filesystem sync <path> Force a sync for the filesystem identified by <path>.

filesystem resize [devid:][+/-]<size>[gkm]|[devid:]max <path> Resize a filesystem identified by <path> for the underlying device devid. The devid can be found with btrfs filesystem show and defaults to 1 if not specified. The <size> parameter speci- fies the new size of the filesystem. If the prefix + or - is present the size is increased or decreased by the quantity <size>. If no units are specified, the unit of the <size> parameter defaults to bytes. Optionally, the size parameter may be suffixed by one of the following units designators: K, M, or G , kilobytes, megabytes, or gigabytes, respectively.

If max is passed, the filesystem will occupy all available space on the device devid.

The resize command does not manipulate the size of underlying partition. If you wish to enlarge/reduce a filesystem, you must make sure you can expand the partition before enlarging the filesystem and shrink the partition after reducing the size of the filesystem. This can done using fdisk(8) or parted(8) to delete the existing partition and recreate it with the new desired size. When recreating the partition make sure to use the same starting disk cylinder as before.

filesystem label <dev> [newlabel] Show or update the label of a filesystem. <dev> is used to iden- tify the filesystem. If a newlabel optional argument is passed, the label is changed. The following constraints exist for a label:

- the maximum allowable length shall be less or equal than 256 chars

- the label shall not contain the / or characters.

NOTE: Currently there are the following limitations:

- the filesystem has to be unmounted

- the filesystem should not have more than one device.

filesystem show [--all-devices|<uuid>|<label>] Show the btrfs filesystem with some additional info. If no UUID or label is passed, btrfs show info of all the btrfs filesystem. If --all-devices is passed, all the devices under /dev are scanned; otherwise the devices list is extracted from the /proc/partitions file.

filesystem balance <path> Balance the chunks of the filesystem identified by <path> across the devices.

device add <dev> [<dev>..] <path> Add device(s) to the filesystem identified by <path>.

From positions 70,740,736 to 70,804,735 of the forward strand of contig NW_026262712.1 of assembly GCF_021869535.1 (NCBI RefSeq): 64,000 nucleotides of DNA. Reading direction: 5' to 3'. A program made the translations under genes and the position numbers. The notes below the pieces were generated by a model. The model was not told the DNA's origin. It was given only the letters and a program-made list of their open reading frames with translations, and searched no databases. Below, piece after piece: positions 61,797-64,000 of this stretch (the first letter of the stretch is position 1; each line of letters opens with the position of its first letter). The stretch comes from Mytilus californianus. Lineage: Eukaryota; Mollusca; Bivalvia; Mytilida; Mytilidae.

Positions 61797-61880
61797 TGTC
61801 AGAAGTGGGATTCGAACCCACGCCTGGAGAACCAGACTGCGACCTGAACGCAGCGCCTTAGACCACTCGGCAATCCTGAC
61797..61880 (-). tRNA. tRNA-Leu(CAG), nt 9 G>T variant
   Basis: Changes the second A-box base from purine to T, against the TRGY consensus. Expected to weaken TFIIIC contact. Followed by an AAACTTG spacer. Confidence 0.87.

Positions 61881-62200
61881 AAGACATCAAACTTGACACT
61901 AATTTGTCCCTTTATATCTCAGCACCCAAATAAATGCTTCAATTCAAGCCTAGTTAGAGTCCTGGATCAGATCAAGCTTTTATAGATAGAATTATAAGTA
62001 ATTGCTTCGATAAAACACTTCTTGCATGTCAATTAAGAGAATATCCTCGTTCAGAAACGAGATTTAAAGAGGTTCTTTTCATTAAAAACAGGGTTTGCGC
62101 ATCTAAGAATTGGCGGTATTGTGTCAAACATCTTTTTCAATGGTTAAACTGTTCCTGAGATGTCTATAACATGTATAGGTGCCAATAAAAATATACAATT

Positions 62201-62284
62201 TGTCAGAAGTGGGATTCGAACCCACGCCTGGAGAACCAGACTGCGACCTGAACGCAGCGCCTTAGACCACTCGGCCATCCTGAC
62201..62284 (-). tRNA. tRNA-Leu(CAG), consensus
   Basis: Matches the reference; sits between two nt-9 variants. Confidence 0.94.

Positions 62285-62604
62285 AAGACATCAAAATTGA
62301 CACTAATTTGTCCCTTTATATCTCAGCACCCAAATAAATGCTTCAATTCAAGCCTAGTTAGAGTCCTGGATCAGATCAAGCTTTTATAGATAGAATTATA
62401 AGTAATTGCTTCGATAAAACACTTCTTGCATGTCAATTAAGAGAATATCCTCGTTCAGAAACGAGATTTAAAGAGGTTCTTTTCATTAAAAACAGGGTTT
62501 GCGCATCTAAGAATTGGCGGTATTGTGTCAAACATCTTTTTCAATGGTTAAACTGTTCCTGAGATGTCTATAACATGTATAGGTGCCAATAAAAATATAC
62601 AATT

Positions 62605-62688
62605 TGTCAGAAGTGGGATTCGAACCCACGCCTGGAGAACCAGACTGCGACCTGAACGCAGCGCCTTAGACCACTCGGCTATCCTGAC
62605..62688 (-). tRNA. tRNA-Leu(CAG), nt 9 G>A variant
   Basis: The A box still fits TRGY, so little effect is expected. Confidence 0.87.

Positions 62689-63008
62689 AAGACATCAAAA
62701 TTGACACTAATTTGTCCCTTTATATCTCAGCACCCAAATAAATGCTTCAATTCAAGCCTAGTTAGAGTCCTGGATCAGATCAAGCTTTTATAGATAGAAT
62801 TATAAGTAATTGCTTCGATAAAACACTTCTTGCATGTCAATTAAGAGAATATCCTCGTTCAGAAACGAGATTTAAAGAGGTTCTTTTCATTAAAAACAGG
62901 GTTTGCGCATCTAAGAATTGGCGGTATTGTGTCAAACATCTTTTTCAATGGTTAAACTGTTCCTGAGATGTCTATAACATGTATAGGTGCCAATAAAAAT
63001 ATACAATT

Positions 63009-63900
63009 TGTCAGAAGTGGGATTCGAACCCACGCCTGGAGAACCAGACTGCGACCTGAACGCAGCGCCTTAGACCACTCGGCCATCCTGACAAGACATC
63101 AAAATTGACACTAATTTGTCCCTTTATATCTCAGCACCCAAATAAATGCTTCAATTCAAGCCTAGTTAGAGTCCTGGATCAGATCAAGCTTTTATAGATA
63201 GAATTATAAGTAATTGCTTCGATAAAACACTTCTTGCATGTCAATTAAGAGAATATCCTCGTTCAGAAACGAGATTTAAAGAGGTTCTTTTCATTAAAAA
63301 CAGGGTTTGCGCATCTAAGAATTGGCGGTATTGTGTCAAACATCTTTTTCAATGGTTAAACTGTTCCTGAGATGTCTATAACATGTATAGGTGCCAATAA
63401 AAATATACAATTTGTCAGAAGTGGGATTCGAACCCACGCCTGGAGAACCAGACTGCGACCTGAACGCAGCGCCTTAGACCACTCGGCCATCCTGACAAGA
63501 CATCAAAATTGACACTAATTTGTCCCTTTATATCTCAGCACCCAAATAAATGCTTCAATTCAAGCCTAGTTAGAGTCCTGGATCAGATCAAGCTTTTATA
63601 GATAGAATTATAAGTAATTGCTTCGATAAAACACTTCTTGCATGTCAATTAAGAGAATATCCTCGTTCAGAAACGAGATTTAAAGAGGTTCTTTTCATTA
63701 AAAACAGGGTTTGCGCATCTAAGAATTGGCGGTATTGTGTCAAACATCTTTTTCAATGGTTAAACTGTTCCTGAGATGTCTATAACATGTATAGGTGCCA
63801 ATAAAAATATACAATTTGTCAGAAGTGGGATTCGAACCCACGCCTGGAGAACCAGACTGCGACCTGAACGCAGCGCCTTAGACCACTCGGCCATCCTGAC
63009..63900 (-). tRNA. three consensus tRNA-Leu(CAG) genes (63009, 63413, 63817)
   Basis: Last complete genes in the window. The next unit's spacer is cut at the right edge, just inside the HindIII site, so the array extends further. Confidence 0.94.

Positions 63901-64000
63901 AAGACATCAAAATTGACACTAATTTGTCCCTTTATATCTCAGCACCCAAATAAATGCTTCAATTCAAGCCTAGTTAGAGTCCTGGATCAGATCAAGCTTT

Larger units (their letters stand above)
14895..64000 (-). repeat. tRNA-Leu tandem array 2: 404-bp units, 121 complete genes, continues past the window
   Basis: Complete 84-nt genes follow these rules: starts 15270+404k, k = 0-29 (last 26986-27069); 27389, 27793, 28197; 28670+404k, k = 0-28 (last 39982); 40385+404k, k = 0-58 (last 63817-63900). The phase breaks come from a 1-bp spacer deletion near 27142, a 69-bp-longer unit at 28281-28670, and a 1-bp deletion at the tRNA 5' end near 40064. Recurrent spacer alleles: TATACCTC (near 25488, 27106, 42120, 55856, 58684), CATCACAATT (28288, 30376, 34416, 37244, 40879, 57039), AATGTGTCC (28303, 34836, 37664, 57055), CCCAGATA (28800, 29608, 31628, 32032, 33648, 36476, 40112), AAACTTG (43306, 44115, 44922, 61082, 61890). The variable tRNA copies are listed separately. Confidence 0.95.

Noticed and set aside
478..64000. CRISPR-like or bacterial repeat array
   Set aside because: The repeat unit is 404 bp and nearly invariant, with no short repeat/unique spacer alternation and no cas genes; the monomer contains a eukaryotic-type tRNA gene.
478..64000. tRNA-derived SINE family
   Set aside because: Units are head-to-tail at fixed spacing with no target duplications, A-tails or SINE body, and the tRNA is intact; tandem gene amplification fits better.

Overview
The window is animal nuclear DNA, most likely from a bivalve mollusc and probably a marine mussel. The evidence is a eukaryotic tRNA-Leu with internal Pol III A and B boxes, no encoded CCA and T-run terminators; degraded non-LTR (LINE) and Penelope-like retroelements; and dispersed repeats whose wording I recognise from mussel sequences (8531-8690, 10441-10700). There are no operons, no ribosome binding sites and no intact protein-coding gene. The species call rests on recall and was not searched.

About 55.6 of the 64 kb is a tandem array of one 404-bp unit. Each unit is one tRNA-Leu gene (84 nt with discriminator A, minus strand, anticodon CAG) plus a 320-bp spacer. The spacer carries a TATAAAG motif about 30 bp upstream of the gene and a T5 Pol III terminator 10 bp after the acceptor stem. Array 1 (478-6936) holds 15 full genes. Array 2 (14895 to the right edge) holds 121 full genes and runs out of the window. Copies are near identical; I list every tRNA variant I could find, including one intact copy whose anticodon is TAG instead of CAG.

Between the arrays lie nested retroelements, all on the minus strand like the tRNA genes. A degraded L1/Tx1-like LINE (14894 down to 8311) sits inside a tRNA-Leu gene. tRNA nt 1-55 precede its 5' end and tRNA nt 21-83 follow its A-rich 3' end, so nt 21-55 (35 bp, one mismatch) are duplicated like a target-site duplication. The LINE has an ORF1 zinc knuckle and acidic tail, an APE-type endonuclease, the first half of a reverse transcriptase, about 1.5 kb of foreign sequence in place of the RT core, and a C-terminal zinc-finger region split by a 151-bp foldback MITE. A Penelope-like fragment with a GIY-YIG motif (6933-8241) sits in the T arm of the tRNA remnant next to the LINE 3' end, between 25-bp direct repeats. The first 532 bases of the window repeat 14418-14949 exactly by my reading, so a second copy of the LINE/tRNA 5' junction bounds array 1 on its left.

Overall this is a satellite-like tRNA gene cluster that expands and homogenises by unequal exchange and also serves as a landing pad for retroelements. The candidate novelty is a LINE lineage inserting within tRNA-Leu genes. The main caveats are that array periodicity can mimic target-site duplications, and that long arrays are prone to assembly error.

device delete <dev> [<dev>..] <path> Remove device(s) from a filesystem identified by <path>.

device scan [--all-devices|<device> [<device>...] If one or more devices are passed, these are scanned for a btrfs filesystem. If no devices are passed, btrfs scans all the block devices listed in the /proc/partitions file. Finally, if --all- devices is passed, all the devices under /dev are scanned.

scrub start [-Bdqru] {<path>|<device>} Start a scrub on all devices of the filesystem identified by <path> or on a single <device>. Without options, scrub is started as a background process. Progress can be obtained with the scrub status command. Scrubbing involves reading all data from all disks and verifying checksums. Errors are corrected along the way if possible.

Options

-B Do not background and print scrub statistics when finished.

-d Print separate statistics for each device of the filesystem (-B only).

-q Quiet. Omit error messages and statistics.

-r Read only mode. Do not attempt to correct anything.

-u Scrub unused space as well. (NOT IMPLEMENTED)

scrub cancel {<path>|<device>} If a scrub is running on the filesystem identified by <path>, cancel it. Progress is saved in the scrub progress file and scrubbing can be resumed later using the scrub resume command. If a <device> is given, the corresponding filesystem is found and scrub cancel behaves as if it was called on that filesystem.

scrub resume [-Bdqru] {<path>|<device>} Resume a canceled or interrupted scrub cycle on the filesystem identified by <path> or on a given <device>. Does not start a new scrub if the last scrub finished successfully.

Options

see scrub start.

scrub status [-d] {<path>|<device>} Show status of a running scrub for the filesystem identified by <path> or for the specified <device>. If no scrub is running, show statistics of the last finished or canceled scrub for that filesystem or device.

Options

-d Print separate statistics for each device of the filesys- tem.

inspect-internal inode-resolve [-v] <inode> <path> Resolves an <inode> in subvolume <path> to all filesystem paths.

Options

-v verbose mode. print count of returned paths and ioctl() return value

inspect-internal logical-resolve [-Pv] [-s bufsize] <logical> <path> Resolves a <logical> address in the filesystem mounted at <path> to all inodes. By default, each inode is then resolved to a file system path (similar to the inode-resolve subcommand).

Options

-P skip the path resolving and print the inodes instead

-v verbose mode. print count of returned paths and all ioctl() return values

-s set inode containers size. This is used to increase inode container s size in case it is not enough to read all the resolved results. The max value one can set is 64k.

EXIT STATUS btrfs returns a zero exist status if it succeeds. Non zero is returned in case of failure.

AVAILABILITY btrfs is part of btrfs-progs. Btrfs filesystem is currently under heavy development, and not suitable for any uses other than benchmarking and review. Please refer to the btrfs wiki http://btrfs.wiki.kernel.org for further details.

SEE ALSO mkfs.btrfs(8)

btrfs BTRFS(8)